The US kill list


The US government, through its various agencies like the CIA, murders people on a regular basis. The government actually has what is known as a secret ‘kill list’ of people it seeks to murder. This should not be a surprise to anyone who has any idea of the history of US government actions. What may surprise people is how easy it is to get on the kill list and how hard it is to get off it once you are on because the criteria used are secret and amorphous.

Last year, two journalists filed a federal lawsuit against Donald Trump and other high government officials, asking to be removed from the kill list until they have a meaningful opportunity to challenge their inclusion. Both men claim to have no association with al-Qaeda or the Taliban, to have no connection to the 9/11 attacks, and to pose no threat to the United States, its citizens, residents or national security.

Bilal Abdul Kareem, a US citizen and freelance journalist, has survived five attempts on his life from targeted air-strikes. A Turkish intelligence official told Kareem that the US government is trying to kill him.

Ahmad Muaffaq Zaidan, a citizen of Syria and Pakistan, is a senior journalist with Al Jazeera. He interviewed Osama bin Laden twice before the 9/11 attacks. Zaidan learned about his inclusion on the kill list from National Security Agency (NSA) documents leaked by Edward Snowden and published by The Intercept.

The NSA zeroed in on Zaidan as a result of a program called SKYNET. Ars Technica revealed that SKYNET — which uses an algorithm to gather metadata in order to identify and target terrorist suspects in Afghanistan, Pakistan and Somalia — would result in 99,000 false positives.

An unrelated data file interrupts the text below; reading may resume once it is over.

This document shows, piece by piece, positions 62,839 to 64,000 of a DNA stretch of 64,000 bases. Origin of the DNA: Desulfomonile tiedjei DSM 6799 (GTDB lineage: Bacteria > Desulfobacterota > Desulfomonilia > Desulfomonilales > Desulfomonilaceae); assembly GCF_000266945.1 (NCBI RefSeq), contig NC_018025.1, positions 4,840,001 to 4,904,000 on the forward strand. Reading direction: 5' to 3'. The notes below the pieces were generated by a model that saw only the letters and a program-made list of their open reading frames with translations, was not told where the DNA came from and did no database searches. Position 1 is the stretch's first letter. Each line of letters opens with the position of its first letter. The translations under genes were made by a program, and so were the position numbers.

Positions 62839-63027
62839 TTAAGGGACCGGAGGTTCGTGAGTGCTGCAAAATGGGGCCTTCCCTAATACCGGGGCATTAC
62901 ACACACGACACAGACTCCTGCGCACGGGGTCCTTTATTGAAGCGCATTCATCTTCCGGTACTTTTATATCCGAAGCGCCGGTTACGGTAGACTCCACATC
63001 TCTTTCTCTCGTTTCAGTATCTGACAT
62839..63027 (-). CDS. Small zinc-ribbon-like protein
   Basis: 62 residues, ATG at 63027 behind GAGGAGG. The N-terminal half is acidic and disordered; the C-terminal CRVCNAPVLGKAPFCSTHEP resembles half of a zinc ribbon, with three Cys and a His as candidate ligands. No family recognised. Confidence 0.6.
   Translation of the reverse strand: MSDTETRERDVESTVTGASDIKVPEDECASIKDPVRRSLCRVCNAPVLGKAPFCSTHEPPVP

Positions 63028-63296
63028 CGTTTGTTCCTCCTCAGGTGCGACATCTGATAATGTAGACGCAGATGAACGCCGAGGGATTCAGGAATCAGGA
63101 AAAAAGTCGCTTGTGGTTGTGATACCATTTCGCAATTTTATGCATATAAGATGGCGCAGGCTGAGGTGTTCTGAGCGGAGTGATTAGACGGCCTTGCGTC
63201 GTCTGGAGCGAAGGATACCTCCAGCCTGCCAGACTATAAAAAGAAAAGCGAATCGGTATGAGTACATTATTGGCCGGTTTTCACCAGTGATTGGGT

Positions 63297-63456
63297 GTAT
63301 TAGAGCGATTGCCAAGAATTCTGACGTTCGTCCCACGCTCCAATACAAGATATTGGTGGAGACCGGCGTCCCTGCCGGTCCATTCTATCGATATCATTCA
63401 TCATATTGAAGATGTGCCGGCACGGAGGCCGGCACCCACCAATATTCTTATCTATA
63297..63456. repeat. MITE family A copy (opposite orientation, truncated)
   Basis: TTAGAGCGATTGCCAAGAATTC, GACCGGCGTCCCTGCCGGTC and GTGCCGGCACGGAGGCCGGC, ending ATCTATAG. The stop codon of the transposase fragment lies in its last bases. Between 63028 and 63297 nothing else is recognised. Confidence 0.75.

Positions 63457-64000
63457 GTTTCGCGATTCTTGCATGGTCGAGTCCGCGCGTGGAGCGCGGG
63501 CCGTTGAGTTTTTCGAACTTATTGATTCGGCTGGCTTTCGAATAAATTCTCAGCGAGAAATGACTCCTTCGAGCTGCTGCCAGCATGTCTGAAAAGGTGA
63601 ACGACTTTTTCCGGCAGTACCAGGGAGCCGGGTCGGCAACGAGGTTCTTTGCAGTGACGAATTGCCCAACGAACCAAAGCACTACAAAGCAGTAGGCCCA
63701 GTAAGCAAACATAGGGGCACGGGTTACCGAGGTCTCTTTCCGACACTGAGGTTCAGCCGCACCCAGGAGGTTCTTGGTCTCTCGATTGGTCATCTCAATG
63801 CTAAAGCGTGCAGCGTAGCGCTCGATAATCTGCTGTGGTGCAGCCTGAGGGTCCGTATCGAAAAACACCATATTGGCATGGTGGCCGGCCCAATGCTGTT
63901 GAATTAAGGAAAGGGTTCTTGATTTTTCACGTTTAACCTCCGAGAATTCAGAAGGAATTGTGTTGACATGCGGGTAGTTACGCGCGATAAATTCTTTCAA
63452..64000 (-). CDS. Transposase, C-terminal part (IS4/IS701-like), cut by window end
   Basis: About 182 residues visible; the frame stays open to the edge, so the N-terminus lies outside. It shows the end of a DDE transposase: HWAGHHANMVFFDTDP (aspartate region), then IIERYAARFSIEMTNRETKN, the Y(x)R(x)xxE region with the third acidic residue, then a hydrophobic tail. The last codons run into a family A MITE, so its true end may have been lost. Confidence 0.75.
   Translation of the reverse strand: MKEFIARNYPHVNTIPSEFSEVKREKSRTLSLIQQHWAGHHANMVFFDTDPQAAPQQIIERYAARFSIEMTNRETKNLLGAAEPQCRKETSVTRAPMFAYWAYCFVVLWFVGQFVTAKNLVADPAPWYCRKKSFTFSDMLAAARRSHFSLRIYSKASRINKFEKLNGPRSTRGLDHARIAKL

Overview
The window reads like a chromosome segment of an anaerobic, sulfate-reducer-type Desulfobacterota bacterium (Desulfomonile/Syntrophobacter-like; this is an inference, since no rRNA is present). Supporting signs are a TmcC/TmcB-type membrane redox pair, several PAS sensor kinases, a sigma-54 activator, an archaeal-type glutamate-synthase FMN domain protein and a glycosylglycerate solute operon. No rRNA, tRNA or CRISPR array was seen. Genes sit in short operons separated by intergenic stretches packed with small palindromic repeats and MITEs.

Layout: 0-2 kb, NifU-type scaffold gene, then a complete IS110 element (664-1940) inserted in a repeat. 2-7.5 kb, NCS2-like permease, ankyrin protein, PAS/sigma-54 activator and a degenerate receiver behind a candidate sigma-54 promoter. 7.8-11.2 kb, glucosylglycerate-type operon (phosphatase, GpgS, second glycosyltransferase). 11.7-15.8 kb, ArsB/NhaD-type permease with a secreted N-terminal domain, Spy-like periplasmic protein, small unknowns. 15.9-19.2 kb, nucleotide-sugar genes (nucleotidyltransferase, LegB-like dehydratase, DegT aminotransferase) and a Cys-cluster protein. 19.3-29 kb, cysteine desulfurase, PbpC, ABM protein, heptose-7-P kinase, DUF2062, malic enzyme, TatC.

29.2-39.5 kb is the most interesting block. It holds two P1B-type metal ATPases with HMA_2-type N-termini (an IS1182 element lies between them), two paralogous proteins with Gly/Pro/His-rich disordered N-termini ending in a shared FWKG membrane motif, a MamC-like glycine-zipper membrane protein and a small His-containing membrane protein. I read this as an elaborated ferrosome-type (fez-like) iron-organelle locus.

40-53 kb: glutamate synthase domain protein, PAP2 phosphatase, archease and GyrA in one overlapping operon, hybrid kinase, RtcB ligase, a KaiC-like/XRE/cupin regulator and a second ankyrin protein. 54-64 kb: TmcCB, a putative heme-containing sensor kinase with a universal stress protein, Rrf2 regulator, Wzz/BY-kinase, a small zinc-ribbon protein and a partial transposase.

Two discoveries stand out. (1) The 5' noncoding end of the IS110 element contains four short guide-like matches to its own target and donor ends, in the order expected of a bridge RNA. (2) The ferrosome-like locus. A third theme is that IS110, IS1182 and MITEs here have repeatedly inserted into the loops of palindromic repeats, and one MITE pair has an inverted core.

In their complaint filed in March 2017, Zaidan and Kareem alleged they were included on the kill list as a result of algorithms used by the United States to identify terrorists.

So the US has a system that uses shaky algorithmic tools to help put people on lists to be murdered by its agents. And yet, the US government feels free to protest loudly when other governments also murder their opponents.

Comments

  1. Dave, ex-Kwisatz Haderach says

    A program that targets people for death, and they called it SKYNET. Do you want Judgement Day? Because that’s how you get Judgement Day!

  2. says

    Hey, this is specifically what Hydra was trying to do – albeit more ambitiously – in Captain America: Winter Soldier. Wish we had an IRL Steve Rogers to fuck up the program.

  3. komarov says

    Amazon and google have shaky algorithms that, after one brief search, are trying to sell me anything and everything loosely associated with bicycles. Apparently the NSA uses the same cutting-edge, high-precision technology.

    Bilal Abdul Kareem, a US citizen and freelance journalist, has survived five attempts on his life from targeted air-strikes.

    If this wasn’t absolutely terrifying, sick and twisted, one might be tempted to laugh at how the entire imperial might of (ahem) the US is unable to kill someone. Well, someone specific at any rate. It’s one of those rare occasions where the US is unable to commit a warcrime, though not for lack of trying. It’s also the epitome of US militarism.

  4. jrkrideau says

    @ 4 komarov
    We might ask how many innocent bystanders were killed. It still could be a war crime by incompetence.

  5. komarov says

    You’re right. It should have been “unable to commit a specific warcrime.”

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